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September 14, 1962     Catholic Northwest Progress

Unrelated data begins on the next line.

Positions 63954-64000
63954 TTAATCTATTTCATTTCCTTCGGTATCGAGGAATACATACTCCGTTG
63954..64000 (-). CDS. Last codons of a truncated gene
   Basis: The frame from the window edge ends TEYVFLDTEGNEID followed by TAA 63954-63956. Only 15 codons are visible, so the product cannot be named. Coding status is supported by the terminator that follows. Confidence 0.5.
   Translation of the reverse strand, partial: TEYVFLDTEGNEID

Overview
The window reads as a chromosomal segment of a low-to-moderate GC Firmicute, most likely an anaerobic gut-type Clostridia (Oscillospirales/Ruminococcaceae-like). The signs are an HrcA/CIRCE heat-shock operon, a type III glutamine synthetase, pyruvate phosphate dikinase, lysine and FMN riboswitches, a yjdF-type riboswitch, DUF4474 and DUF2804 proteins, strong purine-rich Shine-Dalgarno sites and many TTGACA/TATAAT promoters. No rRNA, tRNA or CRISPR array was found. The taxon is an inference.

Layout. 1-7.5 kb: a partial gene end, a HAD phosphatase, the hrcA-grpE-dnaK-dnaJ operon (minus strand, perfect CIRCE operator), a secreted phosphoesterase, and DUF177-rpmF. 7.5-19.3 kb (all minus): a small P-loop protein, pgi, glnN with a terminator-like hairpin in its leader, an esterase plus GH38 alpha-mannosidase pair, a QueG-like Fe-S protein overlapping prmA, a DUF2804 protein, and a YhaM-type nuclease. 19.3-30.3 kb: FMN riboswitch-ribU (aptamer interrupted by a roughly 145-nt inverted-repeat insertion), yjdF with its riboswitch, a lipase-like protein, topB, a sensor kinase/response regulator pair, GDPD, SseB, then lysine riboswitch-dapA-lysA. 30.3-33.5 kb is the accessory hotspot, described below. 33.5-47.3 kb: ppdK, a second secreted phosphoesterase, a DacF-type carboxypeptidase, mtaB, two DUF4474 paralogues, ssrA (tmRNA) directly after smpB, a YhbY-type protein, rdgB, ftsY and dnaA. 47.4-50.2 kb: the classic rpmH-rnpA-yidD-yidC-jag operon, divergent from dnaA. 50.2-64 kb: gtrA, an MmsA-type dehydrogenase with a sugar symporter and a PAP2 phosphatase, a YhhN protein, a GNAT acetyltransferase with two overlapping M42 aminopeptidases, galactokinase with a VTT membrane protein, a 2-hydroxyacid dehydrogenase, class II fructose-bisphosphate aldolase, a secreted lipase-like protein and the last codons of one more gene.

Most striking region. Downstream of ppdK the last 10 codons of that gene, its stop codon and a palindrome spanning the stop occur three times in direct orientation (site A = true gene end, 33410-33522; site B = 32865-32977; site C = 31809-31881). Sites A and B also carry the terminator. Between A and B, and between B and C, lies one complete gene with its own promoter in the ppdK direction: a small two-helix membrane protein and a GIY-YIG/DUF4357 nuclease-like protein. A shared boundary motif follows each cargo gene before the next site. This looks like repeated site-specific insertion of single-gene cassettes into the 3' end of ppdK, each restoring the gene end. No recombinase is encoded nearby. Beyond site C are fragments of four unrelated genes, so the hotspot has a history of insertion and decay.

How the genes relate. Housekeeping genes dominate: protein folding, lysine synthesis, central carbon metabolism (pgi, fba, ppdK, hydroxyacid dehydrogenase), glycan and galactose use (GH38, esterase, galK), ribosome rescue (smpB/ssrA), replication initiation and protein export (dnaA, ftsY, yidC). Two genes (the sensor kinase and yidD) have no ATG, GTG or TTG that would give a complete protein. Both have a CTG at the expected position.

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%-2-.T/THE PROGRESS Fr;ch7,1,SeR. 14, 1962 Pope Asks Recitation Of Mass Prayer For Council Speaks To World One Month Before 00:Council Opens (Complete Text of Address) VATICAN CITY, Sept. 11 (Radio NC)--Follow- ing is the text of an English translation of the address made by His Holiness Pope John XXIII September 11, in which he asked for recitation of a Mass prayer for the Second Vatican Council. " The great anticipation of the ecumenical coun-  cil, just a month away from its official opening, is shining in the eyes and the hearts of all the children of the holy and blessed Catholic Church. In the course of three years of preparation, an i, array of chosen minds assembled from all parts of the world and of every tongue, united in sentiments and in purpose, has gathered together so abundant a wealth of doctrinal and pastoral material as to pro- vide the episcopate of the entire world, when they ;;: meet beneath the vaults of the Vatican basilica, themes for a most wise appl!cation of the Gospel &apos; teaching of Christ which for 20 centuries has been " the light of humanity redeemed by His blood. ' We are therefore, by the grace of God, proceed- : ing satisfactorily. -,. The prophetic words of Jesus, pronounced in , view of the final consummation of the world, in- : spire the good and generous dispositions of men-- '- especially at certain periods in history--to a fresh start towards the highest peaks: "Levate cap:.ta vestra, quoniam appropinquat redemptio vestra" [Lift up your heads, your redemption is at hand] (Cfr. Luke 21, 20-33).  Considered in its spiritual preparation, the council which is to meet in a few weeks, seems to merit that invitation of Our Lord: "Videte omnes arbores cum tam producunt ex se fructum. :,, Ira et vos . . . scitote quoniam prope est regnum DeW [Behold the fig tree, and all the trees. When they put forth their buds, ' you know that summer is near. Even so, when you see these :", things coming to pass, know that the kingdom of God is near.] (Ibid.) This phrase, "Regnum Dei," (The Kingdom of God) ex- :. presses fully and precisely the tasks of the council. Regnum Dei signifies and is in reality the Church of Christ: one, holy, catholic and apostolic. Just as Jesus, the Word of God made man, founded her, for 20 centuries He has preserved her, and still today vivifies her by His presence and His grace. Through her, He is continually "renewing the ancient miracle which during successive ages, at times harsh and difficult, bore her in adversity and in prosper- ity, thus multiplying the victories of the spirit: Victories of truth over error, of good over evil, of love and peace over divisions and opposition. The Terms Of The Contradiction Good and evil are with us still and will remain with us in the future. This is because the free will of man will always have the freedom to express itself and the possibility of going astray. But the final and eternal victory will be with Christ and His Church in every chosen soul and in the chosen souls of every people. It seems happy and opportune to Us here to recall the sym- bolism of the Easter candle. At one point in the liturgy, see how His name resounds: "Lumen Christi." The Church of Christ, from . every point of the earth, responds, 'Dee gratias, Dee gratias," - as though to say: "Yes. Lumen Christi; Lumen ecclesiae; Lumen gentium." What else has a council ever been, in fact, but a renewal of this meeting with. the countenance of the risen Christ, glorious and immortal King, radiant for the whole Church, |or the salvation, the joy and the splendor of mankind? It is in the light of this apparition that the ancient psalm comes very seasonably: "Extolle super nos lumen vultus tui Domino. Dedisti laetitiam in cor mourn." [0 Lord, let the light of your countenance shine upon us! You put gladness into my heart.] (Cfr. Ps. 4) A true joy for the universal Church of Christ is what the ecumenical council intends to be. Its reason for xistence is the continuation, or better still the most energetic revival, of the response of the entire world, of the modern world, to the testa- ment of the Lord, formulated in those words which He pro- nounced with divine solemnity and with hands stretched out towards the farthest ends of the world: "Euntes Ergo--docete omnes gentes--baptizantes eos in nomine Patris et Filii et Spiri- tus Sancti--docentes cos servare omnia quaecumque dixi vobis." [Go, therefore and make disciples of all nations, baptizing them in the name of the Father, and of the Son, and of the Holy Spirit, teaching them to observe all that I have commanded you.] (Cfr. Matt. 28, 19-20). The Church Wishes to be sought again as she is, in her internal structure--vitality in her own behalf--in the act of You'll Pope Issues Be Glad Regulations Too- For Councd VATICAN CITY, Sept. 12 (NC)--His Holiness Pope John XXIII When You Buy Delicious AT ALl. BETTER GROCERY SUNNY - JIM has put the finishing touches on preparations for the Second Vatican Council by ap- pointing the council's major of- ficers and spelling out its rules and procedures. He did so only five weeks before the' council's opening, by issuing a motu proorio--the technical name for a document drawn up and signed by the Pope on his own initiative. One of the Pope's acts was to name a presiding council of 10 cardinals who will take turns in preriding over plenary ses- stuns of the ecumenical council in the Pope's name when he is not present. The 10 are from nine nations, and among them is Francis Cardinal Spellman, Archbishop of New York. The motu proprio was releas- ed September 5. It is known as "Appropinquante c o n c i I i o " from its opening words (With the advent of the council.. 3. (The regulations for the council will be published in lull in The Progress next Fri- day), Classified advertising gets results in The Progress. Home to sell, buy or rent? Call MAin 1-88g0, Extension 21 STORES and solve your problems the --_-_-_-_-.,.-..---.--.-. easy way. r Seating Arrangement For Council's Opening Session THE SEATING of the Council Fathers along the nave servatore Romano. At the end of the main aisle will be the of St. Peter Basilica is shown in this artist's conception of papal throne and seating for the council administrators. the general assembly of the Second Vatican council which More than 3,000 Cardinals, patriarchs, bishops, consuhants appeared in a recent issue of the Vatican newspaper, L'Os- and observers will be accommodated along the tiered gallery. presenting anew, above all to her children, the treasures of en- lightening faith and of sanctifying grace, which take their in- spiration from those final words of Christ. They are words which express the preeminent task of the Church, her titles of service and of honor, namely, to vivify, to teach and to pray. Duty To Live Up To Teaching Considered in the relations of her vitality in her own behalf, that is, in face of the needs and demands of peoples--those hu- man circumstances which turn them towards the esteem and enjoyment of earthly goods--the Church considers it her sacred duty to live up to her teaching: "To pass through earthly goods in such a way as not to lose those which are eternal." (Cfr. Third Sunday After Pentecost; Collect). It is from this sense of responsibility before the duties of the Christian called to live as a man among men, as a Christian among Christians, that so many others, who although not Chris- tians, in reality ought to feel themselves drawn by good example to become Christians. This is the door that leads to that so-called activity, exterior yes, but entirely apostolic, of the Church, from which those words take their vigor and radiating power: "Doeentes eos servare omnia quaecumque mandavi vobis." [Teaching them to observe all that I have commanded you.]' The world indeed has need of Christ, and it is the Church which must bring Christ to the world. The world has its prob- lems and it is with anguish at times that it seeks a solution. It goes without saying that the busy preoccupation to solve them with timefiness, but also with rectitude, can be an obstacle to the spread of the whole truth and of that grace which sancti- fies. Man seeks the love of a family around the domestic hearth. He seeks daily bread for himself and for his dear ones, his wife and his children. He aspires toward and feels the duty to live in peace both within the national community and in relation with the rest of the world. He is aware of the attractions of the spirit which leads him to educate and raise himself. Jealous of his liberty, he does not refuse to accept its legitimate limitations in order to correspond more fully with his social duties. These most grave problems press ever upon the heart of the Church. . . in Time . . . in Eternity Hence, she has made them an object of attentive study. The ecumenical council will be able to present, in clear language, solutions which are demanded by the dignity of man and of his vocations as a Christian. Here are some of them: The funda- mental equality of all people in the exercise of rights and duties within the entire family of nations; The strenuous defense of the sacred character of matrimony (which imposes upon the married couple an understanding and generous love, from which results the procreation of the children), considered in its religious and moral aspect, within the framework of the gravest responsi- bilities of a social nature, in time and for eternity. Those doctrines which favor religious indifference or denial of God and of the supernatural order and those doctrines which ignore Providence in history and exalt out of all proportion the person of the individual man, with the danger of removing him from his social responsibilities, should hear again from the Church those courageous and sublime words already expressed in the important document Mater et Magistra, in which is summed up the thought of two thousand years of the history of Christianity. Another Point Of Enliqhtenment Where the underdeveloped countries are concerned, the Church presents herself as she is. She wishes to be the church of all, and especially the church of the poor. Every offense against and violation of the Fifth and Sixth Commandments of the Holy Decalogue; the neglect of tasks which flow from the Seventh Commandment; the miseries of social life which cry for vengeance in the sight of God;. all this must be recalled and deplored. The duty of every man, the impelling duty of the Christian, is to look upon what is superfluous in the light of the needs of ethers, and to see to it that the administration and distribution of created goods are placed at the advantage of all. This is called the spread of the social and community sense which is innate in true Christianity. And this is to be energetically put into action. What is to be said concerning the relations between the Church and civil society? We are living in the midst of a new political world. One of the fundamental rights which the Church can never renounce is that of religious liberty, which is not merely freedom of worship. The Church vindicates and leaches this liberty, and on that account, she continues to suffer anguishing pain in many coun- tries. The Church cannot renounce this liberty, because it is in- separable from the service she is bound to fulfill. This service does not stand as the corrective or the complement of what other institutions ought to do, or have appropriated to themselves, but it is an essential and irreplaceable element of the design of Providence to place man upon the path of truth and liberty which are the building stones upon which human civilization is raised. The ecumenical council is about to assemble 17 years after the end of the Second World War. For the first time in history, the Fathers of the council belong, in reality, to all peoples and nations. Each of them will bring his contribution of intelligence and of experience, to cure and heal the wounds of the two con- fliers which have changed profoundly the face of all countries. . . Powerful Precept of. Peace The mothers and fathers of families detest war. The Church, mother of all without distinction, will raise once more that plea which rises from the depth of the ages and from Bethlehem and from there on Calvary, in the hope that it may spread abroad in a prayerful concept of peace: a peace that prevents armed conflicts; peace which should have its roots and its guarantee in the heart of each man. It is natural that the council in its doctrinal structure, and in the pastoral action it promotes, should wish to express that yearning of peoples to travel upon the path which Providence has assigned to each one; to cooperate in the triumph of peace and to render it more noble, more iust and more meri- torious for all this earthly existence. The bishops, pastors of Christ's flock, "ex omni natione quae sub coelo est" [Devout men from every nation under heaven] Cfr. Act. 2, 5) will recall the concept of peace, not only in its negative aspect, which is the detesting of armed conflicts, but even more in its positive demands which require from every Cardinal Spellman Council Executives VATICAN CITY, Sept. rules which must be observed, 12 (NC)--Fi'ancis Cardiaa- and establishment of proced- ures al Speelman, Archbishop _. .... of New York, is one of 10 Car- , Among Its prowsmns are tnese dinals Pope John XXIII has _  ........... u " - w ,.atm Is me otncml tan- named to the co ncfl of pres- , ..... guage, amougn moaern mn dency for the coming Second ..... " Vatican Council. guages are auowea m one mrm of council sees,on Other Cardinals are from " ' @ Request that the Bishops keep their speeches within a 10-minute limit. N o n - Catholic observers eight other countries. The new secretariat for ex- traordinary affairs of the coun- cil is headed by Amleto Car- dinal Cicognani. Albert Cardi- nal Meyer, archbishop of Chi- cago, is among its seven other members. The Pope in addition set up 19 commissions for his council in Motu Proprio just made pub- lic. In general they parallel preparatory commissions es- tablished two years ago and are headed by the same car- dinals of the Roman Curia who headed preparatory groups. The long Motu Proprio cov- ers all phases of the council. It is divided into three major parts -- discussion of who will participate or assist in the council's development; listing It Among Oppose Reform Of Calendar JERUSALEM, I s r a e I, Sept. 12 (NC)--A committee will be set up here to combat proposed can attend two forms of coun- reforms of the present civil cil sessions, calendar which would lead to Requirement of two-thirds the Jewish Sabbath falling on majority of votes for enact- different days of the week in ment of matter for presentation different years. to the Pope. Formation of the committee Cardinals named to Council was decided on at a meeting of of the Presidency in addition to rabbis at the office of the Chief Cardinal Spellman are Cardi- Rabbinate here. nals Tisserant, Lienart, Tap- pouini, Gilroy, Play Deniel. Frings, Ruffini, Caggiano and Alfrink. 1,898 May Vote At Council When the Second Vatican Council convenes in October, it will be attended by 2,816 bishops, canon- ists and theologians, three times as many as in the First Vatican Council in 1869. The estimate is given by Henri Daniel-Rops, French Catholic wrffer, in a book on the council published by Hawthorn Books. If currently existing principles of Canon Law are ob- served, the author says, voting rights will be limited to 1,898 cardinals, archbishops, residential bishops, superiors of re- ligious orders, prelates and abbots nullius present. The 918 other participants--titular bishops, nuncios, vicars and prefects apostolic and certain theologians and canonists-- will take part in the discussions. Calendar reform was among the topics discussed at pre- paratory meetings in Rome for . the coming ecumenical council. Amleto Cardinal Cicognani, Papal Secretary of State, pre- sented his proposal as Presi- dent of the Preparatory Com- mission for the Oriental Churches. Nigerian See Raised VATICAN CITY (NC)--His Holiness Pope John XXIII has raised the Apostolic Prefec- ture of Yola, Nigeria, to the rank of a diocese and made it a suffragan of the Kaduna (Nigeria) archdiocese. The Pon- tiff named Msgr. Patrick Dalton, O.S.A., Prefect apos- tolic of Yola since 1950, as the first Bishop of Yola. S man a knowledge and constant pracuce of his own duties: hier- arcy, harmony and service of spiritual values open to all; pos- session and use of the powers of nature and science, use which is directed only and exclusively to the aim of elevating the standard of the spiritual as well as the economical welfare of all nations. Living together, coordination and integration are the noblest of ideals which echo in the international gathering, bringing hope, instilling courage. . . Deeper Application of Love The council desires to exalt, in a holier and more solemn form. the deeper application of fellowship and love. which are natural needs of man and imposed on the Christian as rules for his relationship between man and man, between people and people. O mystery of Divine Providence, by which the imminent celebration of the Second Vatican Ecumenical Council once again uncovers and exalts, in an incomparable light, the duty of service and spiritual dominion of the apostolic chair, a duty which em- braces the destiny of all" humanity! Rightly did Prudentius, the ancient Christian poet, sing in his day of the triumph of the Divine Redeemer in the act of designating Rome the center of the new era in the history of the world, an era which had taken its inspiration and name from Christ. (Cfr. Prud. Peristeph. Hymnx II, VV 461-470;P.L. 60, Col. 324). During this preparation for the council, it has been possible to prove this. The precious links in the chain of love, which already from the first centuries of the Christian era, the grace of Our Lord had forged with the different countries of Europe and of the then-known world for the perfection of Catholic unity, and which through various circumstances seemed, later on, to grow weak and in fact to break, now attract the attention of all those who are not insensitive to the new breath which the project of the council has aroused here and there, in anxious desire fraternal reunion in the embrace of the ancient common mother, Sancta et universalis mater ecclesia. Here is the reason of Our serene joy which surpasses the first spark which We had when We first began the preparation of this world gathering. O the beauty of the petition in the liturgy: "Uno cuncto populo Christiano pacem et unitatem largiri digernis." [Deign to grant peace and unity to a united Christian people.] O the overflowing joy of the heart on reading the 17th chap- ter of St. John: "Ut omnes unum sint." [That all may be one.] Unum: one in thought, in word and in work. The ancient bards of the glorious deeds of Christendom (Cfr. Prud. Ibid.) returning to his stimulating motive for universal cooperation in justice and fellowship among all the nations, with telling force loves to recall to all the children of the Church that at Rome the two princes of the apostolate, Peter and Paul, are always in attendance. Paul, is the great vessel of election specially reserved to announce the Gospel to those who have not yet received it and Simon Peter, who for 20 centuries, seated in the first chair, is ready to open and to shut the door of Heaven: to open, you understand, dear children, to open the door in this life and for eternity. With forceful words he addresses the pagan idols--begone from your places, leave the people of Christ in perfect liberty. It is Paul who drives you out. It is the blood of Peter and Paul which cries out against you. . . from the East and the West In milder tone, the humble successor of Peter and Paul in the government and apostolate of the Catholic Church, on this vigil of {he council, loves to address all his children throughout the world, ex oriente et occidente (from the East and the West), of every rite, of every language, with the prayer of the Twelfth Sunday after Pentecost It would not be possible to find a happier expression more in accord with the individual and collective preparation for the success of the ecumenical council. We desire all throughout the world to repeat and to get oth- ers to repeat with insistence this prayer during these weeks from September 11 to October 11, the opening day of that great conciliar assembly. These words seem to come from Heaven. They give the note to the choral chant of the Pope, the bishops, the clergy and the people. One canticle alone rises up, mighty, harmonious, penetrating: "Lumen Christi, Dee gratias." This light shines and will shine throughout the ages. Yes, Lumen Christi, Ecclesia Christi, Lumen gentium. "Almighty and merciful God, through whose grace your faithful are able to serve you with dignity and joy, grant, we beseech you, that we may run without any hindrance towards the attainment of your promises. We, from all parts of the earth and from Heaven, thu implore you. Through the merits of Jesus Christ, Master. and Saviour of all. Amen." (Cfr. Prayer of 12th Sunday after Pentecost). i ii i Seminary Site Purchased OCONOMOWOC, Wis., (NC) -- The St. Columban Foreign Mission Society has purchase a 77-acre tract of land here as the site of a new minor college- level seminary. Father Daniel Boland, S.S.C., director of the U.S. Columban Fathers, said the building will be completed before Septem- ber, 1963, when it will open to accommodate 120 students. For the UNUSUAL IN GIFTS... GunIERIOH ]e .2<-,'/, / ,, ., . \\;-,. How mueh should your family put aside for a rainy day Most authorities recommend saving and keeping at least II months' income in your savings account to guard against unforeseen family emergencies. Saving that much money takes a lot of determination. But there are ways to make regular saving easier. At Pacific National, for example, we offer a saving-by-mail plan and a convenient automatic say. ings plan to help you build the emergency fund your family needs. For information about which plan would be easiest for your tamily, come in and see us or give us a call. Any time. Now g locations: 2nd and rq.lrion Unlversi|y Bellevue Walllnford Queen Anne Fairview University Parkln Branch Boeing Mctr0p01itan Center Member .D.I.C.